Shanghai Sculpture Park is pretty awesome

OK, so its name isn’t terribly appealing, its logo is questionable, and it doesn’t even seem to have a website, but Shanghai Sculpture Park (上海月湖雕塑公园) impressed me. At a time when everyone else was heading to the Expo grounds, my wife and I, together with a few friends and our dogs, headed to the Sheshan (佘山) area outside Shanghai, where Shanghai Sculpture Park is located.

OK, so what is cool about this park? Here are some reasons I liked it:

1. You can take your dog. You actually have to buy a ticket for your dog (it’s 30 RMB), but there aren’t many places in Shanghai you can legally take your dog. Most people in the park seemed comfortable with dogs roaming around, and the whole place was quite clean (no doggy “land mines”). It seems to me this is “dog park” done right.

2. The place is huge. We stayed in a small area of the park, but it’s really quite big [map link]. I’m sure there were a lot of people there, but since they were so spread out, it didn’t seem crowded at all.

3. Giant bouncy hills! OK, this is a little hard to explain, and I’d never seen these anywhere before. But one of the attractions is this cross between a cluster of hills, an air-filled moonwalk, and a trampoline. It was a ton of fun. It was a great place for someone even as tall and goofy as me to attempt front flips, although I had to be sort of careful, because as badass as a flying trampoline head-butt is, I doubt it would be appreciated by the little 5-year-old tykes roaming around (or their parents). Pictures below.

Bouncy Hills

Bouncy Hills

Bouncy Hills

Does anyone know what these are called? I think I remember seeing the word “Fuma” on the sign, and this Chinese BBS thread uses the term 大型弹性球 (“giant bouncy sphere”). Anyway, I highly recommend it… the bouncing and the hills make for a really fun combination.

The park also has those things I once referred to as “hamster balls on water.” It looks like they used to have the spherical kind, but now they use a cylindrical kind. This appear to be a bit more stable, but honestly they look much less fun. Wasn’t the whole point that you couldn’t stay on your feet for longer than one second before you fell over thrashing and sent your ball splashing out across the water? The new cylindrical ones are also pictured in this Chinese BBS thread.

A few more things I should mention on the con side…

1. Shanghai Sculpure Park is a bit expensive. The normal price is 120 RMB per adult. Tickets were sold at a discount for 80 RMB each over the vacation. We spent over 300 RMB for a Chinese-style DIY BBQ lunch. On the pro side, though, the high price means it won’t be too crowded (unlike certain Expos I know).

2. The park closes at 5pm. Why so early?? I have no idea. It’s a bit of a bummer.

3. It’s all the way out in Sheshan. Yes, it’s somewhat far. It’s actually right next to the new Shanghai amusement park, Shanghai Happy Valley (欢乐谷). There’s just more space out there.

4. If you spend too long on the giant bouncy hills in your bare feet, you might just develop huge blisters on your toes. Yes, I can personally attest to the veracity of this statement. You really don’t want me to show you.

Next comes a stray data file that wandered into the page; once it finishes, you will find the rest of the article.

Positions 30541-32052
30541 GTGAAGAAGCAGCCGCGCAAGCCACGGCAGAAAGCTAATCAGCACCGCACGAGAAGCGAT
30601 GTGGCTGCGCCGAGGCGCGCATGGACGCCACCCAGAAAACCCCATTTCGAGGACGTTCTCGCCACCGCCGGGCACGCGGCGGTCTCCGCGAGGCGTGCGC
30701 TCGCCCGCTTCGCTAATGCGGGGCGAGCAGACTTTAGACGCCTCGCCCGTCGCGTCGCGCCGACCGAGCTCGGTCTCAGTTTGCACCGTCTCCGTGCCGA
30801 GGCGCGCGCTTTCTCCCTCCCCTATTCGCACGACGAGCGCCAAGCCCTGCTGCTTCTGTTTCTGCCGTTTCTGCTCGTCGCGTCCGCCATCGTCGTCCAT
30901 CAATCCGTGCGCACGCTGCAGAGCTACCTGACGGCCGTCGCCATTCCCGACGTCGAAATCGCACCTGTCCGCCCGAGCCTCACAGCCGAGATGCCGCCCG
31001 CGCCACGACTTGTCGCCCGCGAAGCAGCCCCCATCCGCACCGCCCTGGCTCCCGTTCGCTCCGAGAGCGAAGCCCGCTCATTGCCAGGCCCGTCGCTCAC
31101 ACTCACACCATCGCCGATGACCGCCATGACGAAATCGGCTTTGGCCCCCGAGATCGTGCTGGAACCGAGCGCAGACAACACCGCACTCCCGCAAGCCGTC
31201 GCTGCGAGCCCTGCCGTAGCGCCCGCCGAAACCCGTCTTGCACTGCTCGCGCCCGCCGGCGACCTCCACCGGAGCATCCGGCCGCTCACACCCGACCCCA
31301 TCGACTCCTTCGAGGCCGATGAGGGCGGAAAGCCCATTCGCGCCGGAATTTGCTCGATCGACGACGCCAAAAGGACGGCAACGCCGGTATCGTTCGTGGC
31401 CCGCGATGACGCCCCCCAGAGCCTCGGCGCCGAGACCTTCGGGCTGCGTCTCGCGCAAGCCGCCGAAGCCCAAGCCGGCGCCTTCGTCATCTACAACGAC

If you make it out to Shanghai Sculpture Park (上海月湖雕塑公园), let me know what you think.


John Pasden

John is a Shanghai-based linguist and entrepreneur, founder of AllSet Learning.


  1. Awww…you bought tickets for your dog? That’s so cute! (I just had to say that.)

    But where are the sculptures?

    You’re right…wow. RMB 30. E-X-P-E-N-S-I-V-E.

    • Yes, there were some scultpures around, but I didn’t pay them much attention.

      My dog tells me the 30 RMB was totally worth it, for him. 😛

  2. I was looking at this a while back specifically for the dog part. So far haven’t headed out. A bit far away. But dang, bouncy hills? I guess I need to reconsider.

  3. Nanjing’s Map Magazine ran an interview with japanese sculptor takamichi ito, whose many ‘kinetic sculptures’ are featured in the park. his works can be found all around japan, and in some parts of china (shanghai and nanjing, that i know of). very cool place.

  4. Lisa in Toronto Says: May 6, 2010 at 10:13 am

    Wow those tickets are indeed very expensive – isn’t that more than even the Forbidden City?
    I am amazed there are any other humans in the photos.
    Do the dogs have to stay on their leashes?
    thanks for the photos.

  5. “isn’t that more than even the Forbidden City?”

    I’m not sure why you picked this as your standard for high ticket prices — there are many things in Shanghai more expensive than the Forbidden City. For example, tickets for the Pearl Tower, the Jinmao Building, and the World Financial Center all cost more than the Forbidden City. Amusement parks, like Happy Valley and Dino Beach, cost more as well.

  6. My wife says we’ve just been near there so she doesn’t want to go again so soon. Philistine.
    (We recently visited Thames Town nearby which is exactly like Britain would be if some sort of virus had killed all the residents, and the ghosts of brides who were once married in the town were cursed to forever walk the streets.)

  7. Hi John, how did you guys get out there? do one of the new metro lines reach it? the website doesn’t mention it.

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